|Motto(s)||Harder than Hammers|
World War I
World War II
* Defence of Rauray
Tyneside Scottish is an honour title which has been held by a variety of British Army units since 1914. The Regiments which have held the title are the Northumberland Fusiliers, Durham Light Infantry, Black Watch and Royal Artillery. The Tyneside Scottish title is currently maintained by 204 (Tyneside Scottish) Battery Royal Artillery.
First World War
The origins of the Tyneside Scottish are in the Kitchener's Army and the call to arms in the First World War. The Recruitment to the British Army during World War I saw the raising of the Pals battalion. The Tyneside Scottish Committee was formed and raised four service Battalions of the Northumberland Fusiliers. These were the 20th (Service) Battalion (1st Tyneside Scottish), 21st (Service) Battalion (2nd Tyneside Scottish), 22nd (Service) Battalion (3rd Tyneside Scottish) and 23rd (Service) Battalion (4th Tyneside Scottish). They formed the 102nd (Tyneside Scottish) Brigade, part of the 34th Division. The 29th (Reserve) Battalion and the 33rd (Reserve) Battalion were formed from the depot companies of the Tyneside Scottish battalions.
The Brigade's first major action was the Battle of the Somme where it sustained a large number of casualties. The Brigade was subsequently brought up to strength and served at Armentiers, Battle of Arras, and the final battles of 1918. The Brigade was disbanded in 1918.
Second World War
In March 1939 the TA expanded and the 12th (Tyneside Scottish) Battalion, the Durham Light Infantry was authorised to be raised as the Tyneside Scottish. In February 1940 the Battalion secured affiliation with a Scottish unit and became the 1st Battalion Tyneside Scottish, Black Watch (Royal Highland Regiment). The Battalion deployed to France as part of as part of the British Expeditionary Force and were part of the Dunkirk evacuation. Following a period of Home Defence, 1st Tyneside Scottish joined the 49th (West Riding) Division and were sent to Iceland. Returning to England in 1942 another period of Home Defence preceded the Normandy landings in 1944. The Battalion were engaged in Operation Martlet gaining the Battle Honour "Defence of Rauray". Following the Battle and subsequent actions in the Caen area, the Battalion was reduced to cadre strength and subsequently placed in suspended animation.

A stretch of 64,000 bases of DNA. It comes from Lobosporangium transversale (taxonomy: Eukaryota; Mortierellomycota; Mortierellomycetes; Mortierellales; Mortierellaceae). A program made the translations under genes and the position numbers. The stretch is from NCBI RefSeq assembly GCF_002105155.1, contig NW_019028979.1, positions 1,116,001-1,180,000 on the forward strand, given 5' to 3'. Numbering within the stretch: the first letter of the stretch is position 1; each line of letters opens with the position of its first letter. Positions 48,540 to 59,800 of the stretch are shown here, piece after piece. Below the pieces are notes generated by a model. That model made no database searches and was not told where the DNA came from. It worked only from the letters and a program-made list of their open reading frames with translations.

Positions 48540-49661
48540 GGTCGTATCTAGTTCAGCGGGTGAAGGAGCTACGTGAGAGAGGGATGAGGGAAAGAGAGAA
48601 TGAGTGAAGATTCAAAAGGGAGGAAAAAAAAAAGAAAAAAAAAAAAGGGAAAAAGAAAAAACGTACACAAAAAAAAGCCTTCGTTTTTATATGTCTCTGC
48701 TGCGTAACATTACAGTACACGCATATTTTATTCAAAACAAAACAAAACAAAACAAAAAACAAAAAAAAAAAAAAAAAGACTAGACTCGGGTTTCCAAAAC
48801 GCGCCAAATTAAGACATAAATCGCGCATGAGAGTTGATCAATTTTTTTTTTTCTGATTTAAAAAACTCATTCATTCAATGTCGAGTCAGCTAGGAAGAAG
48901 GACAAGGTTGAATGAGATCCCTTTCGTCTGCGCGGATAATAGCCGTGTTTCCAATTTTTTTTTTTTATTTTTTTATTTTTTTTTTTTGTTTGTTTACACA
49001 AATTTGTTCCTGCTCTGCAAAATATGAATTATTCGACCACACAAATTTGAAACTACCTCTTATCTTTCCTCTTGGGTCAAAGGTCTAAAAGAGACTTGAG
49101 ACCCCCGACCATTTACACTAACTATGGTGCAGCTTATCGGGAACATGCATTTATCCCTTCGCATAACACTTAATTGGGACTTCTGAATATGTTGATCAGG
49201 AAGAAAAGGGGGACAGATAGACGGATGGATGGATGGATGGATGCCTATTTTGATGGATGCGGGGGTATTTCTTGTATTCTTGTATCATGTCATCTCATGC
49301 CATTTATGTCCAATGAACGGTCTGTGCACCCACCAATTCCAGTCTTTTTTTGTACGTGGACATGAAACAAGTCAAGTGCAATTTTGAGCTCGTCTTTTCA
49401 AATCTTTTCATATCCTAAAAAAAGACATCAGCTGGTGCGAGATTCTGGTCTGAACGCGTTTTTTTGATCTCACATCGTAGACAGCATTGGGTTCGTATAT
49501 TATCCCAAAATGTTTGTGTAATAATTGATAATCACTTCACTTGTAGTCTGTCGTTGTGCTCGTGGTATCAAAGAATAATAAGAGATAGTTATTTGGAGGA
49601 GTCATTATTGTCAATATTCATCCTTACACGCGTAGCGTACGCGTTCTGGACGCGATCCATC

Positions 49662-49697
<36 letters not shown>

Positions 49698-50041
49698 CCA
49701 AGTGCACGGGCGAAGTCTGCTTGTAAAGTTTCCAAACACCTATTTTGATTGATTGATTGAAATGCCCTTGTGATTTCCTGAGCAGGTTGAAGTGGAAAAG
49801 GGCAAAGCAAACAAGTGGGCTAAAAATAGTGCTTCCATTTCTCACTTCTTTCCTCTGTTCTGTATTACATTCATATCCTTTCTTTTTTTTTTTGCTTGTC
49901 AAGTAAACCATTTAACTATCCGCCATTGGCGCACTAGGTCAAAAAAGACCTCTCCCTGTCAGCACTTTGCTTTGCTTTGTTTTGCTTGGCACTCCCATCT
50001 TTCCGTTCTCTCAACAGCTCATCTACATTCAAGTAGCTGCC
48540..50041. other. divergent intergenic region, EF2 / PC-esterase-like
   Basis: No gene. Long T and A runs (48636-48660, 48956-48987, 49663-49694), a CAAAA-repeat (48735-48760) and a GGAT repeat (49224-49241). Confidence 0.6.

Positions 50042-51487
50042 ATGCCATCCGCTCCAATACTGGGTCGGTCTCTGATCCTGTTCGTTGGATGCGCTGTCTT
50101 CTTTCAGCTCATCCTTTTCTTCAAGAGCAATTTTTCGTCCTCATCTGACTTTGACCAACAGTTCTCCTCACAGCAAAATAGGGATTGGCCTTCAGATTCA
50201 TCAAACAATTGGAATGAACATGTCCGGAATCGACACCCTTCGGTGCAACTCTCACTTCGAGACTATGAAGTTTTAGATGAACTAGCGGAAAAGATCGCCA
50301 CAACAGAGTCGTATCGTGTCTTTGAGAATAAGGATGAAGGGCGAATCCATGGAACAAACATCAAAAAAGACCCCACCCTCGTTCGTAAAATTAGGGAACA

In January 1947 on the re-constitution of the Territorial Army, the honour title passed to the Royal Artillery. Initially the title was held by 670th Light Anti-Aircraft Regiment, RA (Tyneside Scottish), before passing to a Battery, 439th Light Anti-Aircraft Regiment, RA (based in Tynemouth) in March 1955. 439th Light Air Defence Regiment was one of four regiments that amalgamated to form 101st (Northumbrian) Regiment Royal Artillery in 1967. In 1974, the Tyneside Scottish title was adopted by 204 (Tyneside Scottish) Battery Royal Artillery, part of 101st (Northumbrian) Regiment Royal Artillery.
Tyneside Scottish Memorials
Tyneside Scottish Brigade The memorial to the Tyneside Scottish Brigade is situated at La Boiselle, Somme where the Brigade sustained heavy casilaties on the first day of the Somme. The memorial, in the form of a seat also commemorates the losses of the Tyneside Irish. The memorial was unveiled in 1920 by Marshal Foch.
- Officers 1st Battalion Tyneside Scottish. Harder than Hammers [History 1TS 1939-45].
- Shakespear, Lt.Col J. The Thirty-Fourth Division 1915-1919 the story of its career from Ripon to the Rhine.
- Stewart, Graham; Sheen, John. Tyneside Scottish-A History of the Tyneside Scottish Brigade raised in the North East in World War I. ISBN 0-85052-587-X.
- Ternan, Brigadier T (1919). The Story of the Tyneside Scottish. ISBN 978-1-84342-480-2.